Tuesday, March 15, 2016

Razorbill (Alca torda) - 20Feb2016

"A large auk of the northern Atlantic Ocean" is having another incursion year in North Carolina and even further South.  Back in 2012 it was big news and now people are kind of shrugging it off.  Personally this kind of incursion really has me worried about the future of certain species due to global warming.  I know some of you are rolling your eyes but then you are in denial and need to wake up.  My brother used to fish for Bluefin Tuna in the Gulf of Maine but they rarely get in there anymore and now they are moving far north and being caught offshore in Greenland which is historically unheard of.   The changing temperatures in the Northern oceans are moving species around and although some may prosper in new environs, I would think others will not.  The Razorbills coming down to North Carolina seem to be leaving Northern waters and although I can't find much literature online about it, I would think this would be due to poor conditions where they normally live including declines in "bait" fish like Herring.  Hopefully we will see some serious efforts globally to curb global warming in the coming years. In the meantime I will enjoy the NC sightings while I have them and hope the birds can make their way back home in the near future.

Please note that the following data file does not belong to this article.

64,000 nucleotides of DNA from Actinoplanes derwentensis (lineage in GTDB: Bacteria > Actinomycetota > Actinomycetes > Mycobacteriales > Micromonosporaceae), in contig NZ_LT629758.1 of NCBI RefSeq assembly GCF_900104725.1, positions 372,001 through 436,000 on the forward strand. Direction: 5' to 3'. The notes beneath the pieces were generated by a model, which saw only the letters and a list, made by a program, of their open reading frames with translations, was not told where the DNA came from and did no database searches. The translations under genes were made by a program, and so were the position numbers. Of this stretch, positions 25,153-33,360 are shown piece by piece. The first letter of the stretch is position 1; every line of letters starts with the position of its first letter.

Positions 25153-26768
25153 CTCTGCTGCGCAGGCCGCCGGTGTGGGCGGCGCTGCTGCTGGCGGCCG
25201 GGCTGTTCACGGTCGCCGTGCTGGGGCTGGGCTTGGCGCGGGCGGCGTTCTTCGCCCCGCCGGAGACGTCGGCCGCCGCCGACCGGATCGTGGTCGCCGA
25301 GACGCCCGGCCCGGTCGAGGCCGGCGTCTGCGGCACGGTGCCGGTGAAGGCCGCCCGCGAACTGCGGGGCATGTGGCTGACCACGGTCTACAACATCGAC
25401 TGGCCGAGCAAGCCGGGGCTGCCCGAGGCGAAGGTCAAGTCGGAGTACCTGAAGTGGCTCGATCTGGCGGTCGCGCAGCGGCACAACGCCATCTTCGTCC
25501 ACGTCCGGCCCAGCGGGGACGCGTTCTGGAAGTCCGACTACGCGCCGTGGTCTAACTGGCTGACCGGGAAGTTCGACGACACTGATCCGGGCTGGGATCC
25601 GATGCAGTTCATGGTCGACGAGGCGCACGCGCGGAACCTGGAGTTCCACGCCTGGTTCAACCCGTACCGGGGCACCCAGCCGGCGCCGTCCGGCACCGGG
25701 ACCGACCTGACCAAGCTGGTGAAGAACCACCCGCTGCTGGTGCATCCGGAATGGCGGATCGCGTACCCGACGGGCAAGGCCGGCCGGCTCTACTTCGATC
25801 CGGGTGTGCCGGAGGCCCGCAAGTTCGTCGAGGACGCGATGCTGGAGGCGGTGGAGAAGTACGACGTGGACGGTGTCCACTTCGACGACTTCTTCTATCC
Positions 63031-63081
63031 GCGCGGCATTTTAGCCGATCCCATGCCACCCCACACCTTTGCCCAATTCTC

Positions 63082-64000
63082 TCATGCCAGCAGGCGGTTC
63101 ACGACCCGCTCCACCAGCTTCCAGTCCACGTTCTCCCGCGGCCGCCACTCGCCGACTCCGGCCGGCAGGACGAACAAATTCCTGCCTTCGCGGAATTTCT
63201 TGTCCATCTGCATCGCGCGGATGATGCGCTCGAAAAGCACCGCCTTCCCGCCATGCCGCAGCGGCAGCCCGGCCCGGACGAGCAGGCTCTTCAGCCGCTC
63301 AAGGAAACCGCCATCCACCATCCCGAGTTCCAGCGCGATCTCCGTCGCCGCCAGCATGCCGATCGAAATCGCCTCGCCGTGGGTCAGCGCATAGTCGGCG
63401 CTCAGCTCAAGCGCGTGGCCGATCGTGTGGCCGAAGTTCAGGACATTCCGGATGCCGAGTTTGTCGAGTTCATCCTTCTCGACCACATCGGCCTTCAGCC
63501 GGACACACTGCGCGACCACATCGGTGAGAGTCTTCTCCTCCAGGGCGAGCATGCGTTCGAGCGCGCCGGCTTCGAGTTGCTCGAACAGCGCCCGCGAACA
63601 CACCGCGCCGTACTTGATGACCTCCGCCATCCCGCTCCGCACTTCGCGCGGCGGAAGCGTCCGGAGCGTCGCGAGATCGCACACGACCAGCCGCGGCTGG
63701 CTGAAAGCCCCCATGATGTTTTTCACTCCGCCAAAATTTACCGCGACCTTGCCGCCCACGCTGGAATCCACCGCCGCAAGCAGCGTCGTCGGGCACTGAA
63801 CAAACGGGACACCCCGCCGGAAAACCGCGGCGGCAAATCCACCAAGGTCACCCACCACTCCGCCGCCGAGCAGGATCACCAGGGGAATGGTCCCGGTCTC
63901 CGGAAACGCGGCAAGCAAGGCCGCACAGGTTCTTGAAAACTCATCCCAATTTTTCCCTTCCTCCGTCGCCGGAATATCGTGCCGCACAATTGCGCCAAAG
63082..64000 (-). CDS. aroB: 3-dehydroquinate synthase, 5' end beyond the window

Razorbills seen from a Hatteras pelagic.

This one seen closer to home at Wrightsville Beach, NC.

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